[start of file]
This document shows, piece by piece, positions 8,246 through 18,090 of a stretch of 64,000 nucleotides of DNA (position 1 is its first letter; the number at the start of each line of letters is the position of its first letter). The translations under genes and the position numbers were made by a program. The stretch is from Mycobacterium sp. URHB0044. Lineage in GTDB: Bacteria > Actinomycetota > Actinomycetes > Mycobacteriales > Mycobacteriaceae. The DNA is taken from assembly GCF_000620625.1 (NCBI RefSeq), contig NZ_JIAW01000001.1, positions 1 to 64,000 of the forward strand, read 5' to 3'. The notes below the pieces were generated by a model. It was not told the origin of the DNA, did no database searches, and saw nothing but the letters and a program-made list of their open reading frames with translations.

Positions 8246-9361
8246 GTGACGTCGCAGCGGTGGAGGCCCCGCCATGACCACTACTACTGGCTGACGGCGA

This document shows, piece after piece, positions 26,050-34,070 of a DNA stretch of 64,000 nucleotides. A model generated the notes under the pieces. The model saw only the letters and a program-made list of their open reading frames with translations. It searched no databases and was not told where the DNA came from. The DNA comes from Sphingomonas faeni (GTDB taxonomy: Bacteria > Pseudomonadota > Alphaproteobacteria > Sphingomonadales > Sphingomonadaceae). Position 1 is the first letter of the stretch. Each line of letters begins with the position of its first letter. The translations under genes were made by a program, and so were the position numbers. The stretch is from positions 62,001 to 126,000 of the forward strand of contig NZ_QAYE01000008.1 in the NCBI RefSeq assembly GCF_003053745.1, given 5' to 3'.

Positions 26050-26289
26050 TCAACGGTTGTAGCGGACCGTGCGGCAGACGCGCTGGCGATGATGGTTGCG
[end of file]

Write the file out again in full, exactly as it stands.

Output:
This document shows, piece by piece, positions 8,246 through 18,090 of a stretch of 64,000 nucleotides of DNA (position 1 is its first letter; the number at the start of each line of letters is the position of its first letter). The translations under genes and the position numbers were made by a program. The stretch is from Mycobacterium sp. URHB0044. Lineage in GTDB: Bacteria > Actinomycetota > Actinomycetes > Mycobacteriales > Mycobacteriaceae. The DNA is taken from assembly GCF_000620625.1 (NCBI RefSeq), contig NZ_JIAW01000001.1, positions 1 to 64,000 of the forward strand, read 5' to 3'. The notes below the pieces were generated by a model. It was not told the origin of the DNA, did no database searches, and saw nothing but the letters and a program-made list of their open reading frames with translations.

Positions 8246-9361
8246 GTGACGTCGCAGCGGTGGAGGCCCCGCCATGACCACTACTACTGGCTGACGGCGA

This document shows, piece after piece, positions 26,050-34,070 of a DNA stretch of 64,000 nucleotides. A model generated the notes under the pieces. The model saw only the letters and a program-made list of their open reading frames with translations. It searched no databases and was not told where the DNA came from. The DNA comes from Sphingomonas faeni (GTDB taxonomy: Bacteria > Pseudomonadota > Alphaproteobacteria > Sphingomonadales > Sphingomonadaceae). Position 1 is the first letter of the stretch. Each line of letters begins with the position of its first letter. The translations under genes were made by a program, and so were the position numbers. The stretch is from positions 62,001 to 126,000 of the forward strand of contig NZ_QAYE01000008.1 in the NCBI RefSeq assembly GCF_003053745.1, given 5' to 3'.

Positions 26050-26289
26050 TCAACGGTTGTAGCGGACCGTGCGGCAGACGCGCTGGCGATGATGGTTGCG